We particularly liked the half-faired version of the Thruxton R, complete with Vance & Hines pipes. The engine note is bellowing yet crisp and we seriously hope one of these is available for the road test day. Although Dutch might want to sit that out as the Thruxton R is likely to make his Ducati Paul Smart feel like a mid-century Massey Ferguson in comparison.
Last but by no means least is the Street Twin with just 900cc to play with. Since when did a near litre-bike become entry level? New riders need not fear and should bin their preconceptions about displacement correlating to experience and ability. The clutch feels like it’s only connected at one end, the seat height is reassuringly low and the riding position appears perfect for commuting, weaving through the city as well as weekend excursions on proper roads. In matt black the Street Twin looks fantastic and some people with deposits on Ducati’s Scrambler might be checking the small print for the word refundable.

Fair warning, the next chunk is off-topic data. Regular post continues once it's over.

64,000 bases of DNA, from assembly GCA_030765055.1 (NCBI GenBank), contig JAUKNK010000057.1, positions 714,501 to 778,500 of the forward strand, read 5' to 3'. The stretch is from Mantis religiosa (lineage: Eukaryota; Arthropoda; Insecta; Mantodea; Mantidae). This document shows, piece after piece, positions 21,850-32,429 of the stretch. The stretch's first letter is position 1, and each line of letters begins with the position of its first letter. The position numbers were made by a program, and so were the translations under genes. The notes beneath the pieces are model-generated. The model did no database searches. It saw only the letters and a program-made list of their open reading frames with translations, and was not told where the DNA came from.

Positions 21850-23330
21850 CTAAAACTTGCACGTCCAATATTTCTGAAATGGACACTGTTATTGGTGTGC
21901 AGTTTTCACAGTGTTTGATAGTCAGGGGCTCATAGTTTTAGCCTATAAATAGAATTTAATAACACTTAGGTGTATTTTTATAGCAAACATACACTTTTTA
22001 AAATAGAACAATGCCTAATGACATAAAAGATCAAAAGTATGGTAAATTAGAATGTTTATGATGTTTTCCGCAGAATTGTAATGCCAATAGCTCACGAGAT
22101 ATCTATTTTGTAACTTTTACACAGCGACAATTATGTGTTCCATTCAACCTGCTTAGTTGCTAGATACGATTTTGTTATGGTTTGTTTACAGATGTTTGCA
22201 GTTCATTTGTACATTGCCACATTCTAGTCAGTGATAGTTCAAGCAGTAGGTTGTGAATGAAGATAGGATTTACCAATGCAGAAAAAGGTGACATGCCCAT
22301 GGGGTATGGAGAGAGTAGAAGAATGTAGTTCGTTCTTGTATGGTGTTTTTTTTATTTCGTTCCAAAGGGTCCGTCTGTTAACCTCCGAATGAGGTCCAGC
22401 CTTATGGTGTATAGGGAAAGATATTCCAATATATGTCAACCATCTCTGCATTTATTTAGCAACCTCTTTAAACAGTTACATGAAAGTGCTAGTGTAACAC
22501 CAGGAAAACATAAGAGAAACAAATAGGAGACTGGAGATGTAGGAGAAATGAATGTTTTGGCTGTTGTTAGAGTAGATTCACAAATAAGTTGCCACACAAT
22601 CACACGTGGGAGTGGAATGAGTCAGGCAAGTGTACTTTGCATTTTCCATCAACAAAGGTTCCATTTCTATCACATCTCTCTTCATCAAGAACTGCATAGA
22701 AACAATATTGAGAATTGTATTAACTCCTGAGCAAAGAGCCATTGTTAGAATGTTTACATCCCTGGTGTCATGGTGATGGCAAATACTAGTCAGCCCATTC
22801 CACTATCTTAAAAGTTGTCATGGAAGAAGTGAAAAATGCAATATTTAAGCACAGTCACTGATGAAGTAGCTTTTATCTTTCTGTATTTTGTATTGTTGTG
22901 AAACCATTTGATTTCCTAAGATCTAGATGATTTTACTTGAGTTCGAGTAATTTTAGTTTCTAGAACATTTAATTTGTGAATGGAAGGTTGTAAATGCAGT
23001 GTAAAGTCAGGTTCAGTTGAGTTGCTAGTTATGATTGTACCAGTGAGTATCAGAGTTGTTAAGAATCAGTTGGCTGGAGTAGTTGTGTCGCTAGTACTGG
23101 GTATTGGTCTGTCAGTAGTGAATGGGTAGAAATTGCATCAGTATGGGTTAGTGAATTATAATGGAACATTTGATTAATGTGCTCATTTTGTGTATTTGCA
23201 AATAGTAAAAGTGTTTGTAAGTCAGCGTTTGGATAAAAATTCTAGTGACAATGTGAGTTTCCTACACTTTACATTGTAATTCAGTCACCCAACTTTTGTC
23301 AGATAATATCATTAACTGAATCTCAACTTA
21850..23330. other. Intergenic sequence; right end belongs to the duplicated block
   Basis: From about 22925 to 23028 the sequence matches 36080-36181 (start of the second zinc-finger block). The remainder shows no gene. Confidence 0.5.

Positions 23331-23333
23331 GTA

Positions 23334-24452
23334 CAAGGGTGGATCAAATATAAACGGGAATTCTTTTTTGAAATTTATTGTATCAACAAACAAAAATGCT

With cities becoming choked with traffic and more people switching to two wheels for reasons of economy and time saving there are now more options to convert necessity to enjoyment. When the Street Twin comes with ABS, a Slip Assist clutch and traction control, wrapped up in a seriously good looking package, with options for bolt-on luggage a potential large capacity scooter buyer would surely have to question their purchasing logic. Prices haven’t been released yet but with fuel economy 36% better than the outgoing EFI Bonnie it would be all but the most price sensitive buyer who’d ignore the attraction of cool over practicality.